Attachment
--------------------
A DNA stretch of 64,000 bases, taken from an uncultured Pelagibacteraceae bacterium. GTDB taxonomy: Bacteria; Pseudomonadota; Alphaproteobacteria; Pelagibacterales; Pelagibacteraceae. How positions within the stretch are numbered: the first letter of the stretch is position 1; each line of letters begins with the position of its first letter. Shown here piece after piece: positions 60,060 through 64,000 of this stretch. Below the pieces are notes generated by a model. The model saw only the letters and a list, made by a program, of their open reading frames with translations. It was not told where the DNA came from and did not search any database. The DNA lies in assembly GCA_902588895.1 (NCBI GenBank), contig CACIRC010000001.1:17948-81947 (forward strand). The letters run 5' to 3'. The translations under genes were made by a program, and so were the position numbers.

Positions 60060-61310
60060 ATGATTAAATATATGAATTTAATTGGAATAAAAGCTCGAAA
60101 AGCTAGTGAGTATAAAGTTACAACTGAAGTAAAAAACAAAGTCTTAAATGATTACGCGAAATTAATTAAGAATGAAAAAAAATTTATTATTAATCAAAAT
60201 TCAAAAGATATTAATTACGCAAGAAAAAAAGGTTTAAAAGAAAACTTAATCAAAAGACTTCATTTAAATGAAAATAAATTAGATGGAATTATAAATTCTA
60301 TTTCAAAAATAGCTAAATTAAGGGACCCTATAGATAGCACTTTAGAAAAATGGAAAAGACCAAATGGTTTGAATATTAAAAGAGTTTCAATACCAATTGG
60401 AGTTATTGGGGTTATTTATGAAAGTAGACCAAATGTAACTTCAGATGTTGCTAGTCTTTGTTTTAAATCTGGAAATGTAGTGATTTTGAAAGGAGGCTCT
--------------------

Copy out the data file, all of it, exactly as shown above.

A DNA stretch of 64,000 bases, taken from an uncultured Pelagibacteraceae bacterium. GTDB taxonomy: Bacteria; Pseudomonadota; Alphaproteobacteria; Pelagibacterales; Pelagibacteraceae. How positions within the stretch are numbered: the first letter of the stretch is position 1; each line of letters begins with the position of its first letter. Shown here piece after piece: positions 60,060 through 64,000 of this stretch. Below the pieces are notes generated by a model. The model saw only the letters and a list, made by a program, of their open reading frames with translations. It was not told where the DNA came from and did not search any database. The DNA lies in assembly GCA_902588895.1 (NCBI GenBank), contig CACIRC010000001.1:17948-81947 (forward strand). The letters run 5' to 3'. The translations under genes were made by a program, and so were the position numbers.

Positions 60060-61310
60060 ATGATTAAATATATGAATTTAATTGGAATAAAAGCTCGAAA
60101 AGCTAGTGAGTATAAAGTTACAACTGAAGTAAAAAACAAAGTCTTAAATGATTACGCGAAATTAATTAAGAATGAAAAAAAATTTATTATTAATCAAAAT
60201 TCAAAAGATATTAATTACGCAAGAAAAAAAGGTTTAAAAGAAAACTTAATCAAAAGACTTCATTTAAATGAAAATAAATTAGATGGAATTATAAATTCTA
60301 TTTCAAAAATAGCTAAATTAAGGGACCCTATAGATAGCACTTTAGAAAAATGGAAAAGACCAAATGGTTTGAATATTAAAAGAGTTTCAATACCAATTGG
60401 AGTTATTGGGGTTATTTATGAAAGTAGACCAAATGTAACTTCAGATGTTGCTAGTCTTTGTTTTAAATCTGGAAATGTAGTGATTTTGAAAGGAGGCTCT